PUNE: Narayana Konganapalle and Kuldeep Singh have established a partnership like no other.
Both para-oars had lost their legs in a landmine explosion at the same location, Nowshera in Jammu and Kashmir, in identical circumstances two years apart.
On Saturday, five years after hitting their combination, they clinched their third international bronze medal – in the PR3 men’s duet event at the Rowing World Cup 2 in Poznan, Poland.
Narayana and Kuldeep finished in 7 minutes 33.35 seconds behind France Jerome Hamelin and Laurent Cadet (6:52.08) and Andrii Sayvykh & Dmytro Herez from Ukraine (7:29.20).
The pair had won their first bronze medal at the same venue in 2019 and their second later that year at the Asian Para Rowing Championships in South Korea.
“I am very proud to have won bronze for the country. I have to thank the federation, SAI and the Army Rowing Node,” said Narayana of Andhra, who is with the Indian Army’s Madras Engineer Group.
Kuldeep, of 2 Jat Regiment, was equally thrilled.
“The phone hasn’t stopped ringing,” said the 30-something from Haryana.
The common thread running through their lives is remarkable.
Both come from farming families and they are the only ones in their family to join the armed forces.
Kuldeep, who had won volleyball gold at sub-junior and junior level for Haryana, joined the army on a sports quota in 2010.
Narayana, three years his teammate’s senior, played kabaddi and football during his school days and won district-level gold medals in kabaddi. He joined the Services in 2007.
Both remember their fateful days with clarity. While Kuldeep was injured in 2013, Narayana was injured in 2015.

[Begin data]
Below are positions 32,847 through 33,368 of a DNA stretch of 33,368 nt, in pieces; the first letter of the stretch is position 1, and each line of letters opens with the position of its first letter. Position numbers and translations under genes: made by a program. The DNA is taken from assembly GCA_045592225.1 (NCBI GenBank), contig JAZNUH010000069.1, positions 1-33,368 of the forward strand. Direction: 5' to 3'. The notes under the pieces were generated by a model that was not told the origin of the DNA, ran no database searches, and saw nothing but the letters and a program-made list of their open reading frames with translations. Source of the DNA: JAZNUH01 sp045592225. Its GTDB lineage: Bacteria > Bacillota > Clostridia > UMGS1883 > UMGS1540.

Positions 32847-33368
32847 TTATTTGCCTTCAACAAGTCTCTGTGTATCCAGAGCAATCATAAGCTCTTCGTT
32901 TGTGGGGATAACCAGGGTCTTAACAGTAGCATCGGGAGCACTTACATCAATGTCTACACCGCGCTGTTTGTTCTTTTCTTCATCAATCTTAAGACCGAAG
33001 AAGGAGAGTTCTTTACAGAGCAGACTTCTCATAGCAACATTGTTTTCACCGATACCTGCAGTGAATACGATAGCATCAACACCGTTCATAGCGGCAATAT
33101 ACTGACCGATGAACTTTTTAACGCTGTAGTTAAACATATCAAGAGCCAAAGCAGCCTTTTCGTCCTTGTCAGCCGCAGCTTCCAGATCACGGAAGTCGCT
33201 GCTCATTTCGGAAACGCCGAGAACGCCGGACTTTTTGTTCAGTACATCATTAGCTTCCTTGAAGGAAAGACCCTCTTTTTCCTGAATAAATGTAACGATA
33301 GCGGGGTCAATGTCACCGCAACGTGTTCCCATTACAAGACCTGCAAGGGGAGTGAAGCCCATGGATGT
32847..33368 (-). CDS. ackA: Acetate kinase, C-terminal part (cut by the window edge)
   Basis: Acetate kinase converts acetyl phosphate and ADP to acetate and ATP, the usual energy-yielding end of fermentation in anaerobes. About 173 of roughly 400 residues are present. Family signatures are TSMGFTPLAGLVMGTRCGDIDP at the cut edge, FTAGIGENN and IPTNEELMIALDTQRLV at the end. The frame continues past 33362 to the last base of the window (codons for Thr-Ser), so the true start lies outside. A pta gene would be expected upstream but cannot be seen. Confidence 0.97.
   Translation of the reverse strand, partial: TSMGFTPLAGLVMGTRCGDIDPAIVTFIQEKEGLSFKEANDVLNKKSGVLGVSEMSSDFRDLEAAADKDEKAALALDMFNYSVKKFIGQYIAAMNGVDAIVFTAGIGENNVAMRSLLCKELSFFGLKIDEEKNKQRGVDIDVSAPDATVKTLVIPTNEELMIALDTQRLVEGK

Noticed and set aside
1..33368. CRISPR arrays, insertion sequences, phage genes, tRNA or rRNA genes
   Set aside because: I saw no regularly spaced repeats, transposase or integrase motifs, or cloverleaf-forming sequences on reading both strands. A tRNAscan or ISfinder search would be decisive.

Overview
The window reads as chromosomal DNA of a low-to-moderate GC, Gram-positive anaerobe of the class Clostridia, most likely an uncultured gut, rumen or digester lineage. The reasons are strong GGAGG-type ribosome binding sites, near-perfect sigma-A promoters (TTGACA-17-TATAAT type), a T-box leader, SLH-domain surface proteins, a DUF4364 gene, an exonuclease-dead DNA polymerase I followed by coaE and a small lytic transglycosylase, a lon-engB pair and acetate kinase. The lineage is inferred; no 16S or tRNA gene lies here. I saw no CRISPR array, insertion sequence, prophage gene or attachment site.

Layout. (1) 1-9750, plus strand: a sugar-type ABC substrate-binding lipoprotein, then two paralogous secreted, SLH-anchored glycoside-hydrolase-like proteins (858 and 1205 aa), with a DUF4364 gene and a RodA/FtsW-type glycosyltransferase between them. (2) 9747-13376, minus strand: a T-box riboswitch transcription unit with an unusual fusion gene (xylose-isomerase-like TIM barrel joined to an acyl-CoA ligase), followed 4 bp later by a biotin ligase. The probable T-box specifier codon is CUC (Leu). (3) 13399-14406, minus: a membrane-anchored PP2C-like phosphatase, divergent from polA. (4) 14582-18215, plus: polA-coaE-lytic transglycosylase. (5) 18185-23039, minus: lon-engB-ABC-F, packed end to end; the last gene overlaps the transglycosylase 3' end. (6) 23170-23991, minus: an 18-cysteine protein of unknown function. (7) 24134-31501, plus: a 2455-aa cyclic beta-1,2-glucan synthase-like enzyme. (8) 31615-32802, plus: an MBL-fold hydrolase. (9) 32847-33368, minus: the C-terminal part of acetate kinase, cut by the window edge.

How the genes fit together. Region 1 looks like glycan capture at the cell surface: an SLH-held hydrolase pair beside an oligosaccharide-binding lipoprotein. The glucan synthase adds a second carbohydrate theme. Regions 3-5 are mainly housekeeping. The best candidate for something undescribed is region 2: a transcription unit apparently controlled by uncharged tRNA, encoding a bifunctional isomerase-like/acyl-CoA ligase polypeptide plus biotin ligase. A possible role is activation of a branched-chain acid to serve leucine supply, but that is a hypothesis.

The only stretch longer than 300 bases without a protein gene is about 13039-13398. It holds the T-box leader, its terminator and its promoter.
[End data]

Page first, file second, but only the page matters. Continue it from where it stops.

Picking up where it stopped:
“I was part of the team sent for an operation in the front area. We had crossed the fence and were coming back when I stepped on the landmine,” Narayana said.
He had married a year earlier.
Kuldeep remembers the date and time. “It was June 12 (2013), 12:15 p.m.,” he said.
Needless to say, the next two years were as tough mentally as they were physically.
“I thought I was going to be like this forever,” Kuldeep said, referring to the early days of struggling to even walk.
Both were sent to the Artificial Limb Center in Pune, where they were fitted with prostheses. Then, at the suggestion of Lt. Col. Gaurav Dutta, the country’s most famous para-athlete who himself had lost his left foot in the same way, they took up para-athletics.
Narayana said, “When I came to Pune and saw other people with similar disabilities but competing in sports, I started to regain my confidence.”
“He (Narayana) told me ‘if I can walk, you can run’,” said Kuldeep, who was released by his regiment a little later.
Again, the pair excelled at javelin throwing before Dutta, given their size and build, advised them to switch to rowing.
“At that time in 2017, para-rowing was introduced in India, so the federation was looking for athletes with the right physique,” said Narayana, who has a boy and a girl.
“We also had trouble racing because we couldn’t get suitable racing blades,” Kuldeep said.
Whatever the reasons, it has resulted in a successful partnership for the country.
They could have participated in their first Olympic Games in Tokyo last year, but circumstances did not allow it.
“We don’t have the men’s pair in the Paralympic Games, only the mixed four. But we don’t have any rowers who meet the criteria,” Narayana said.
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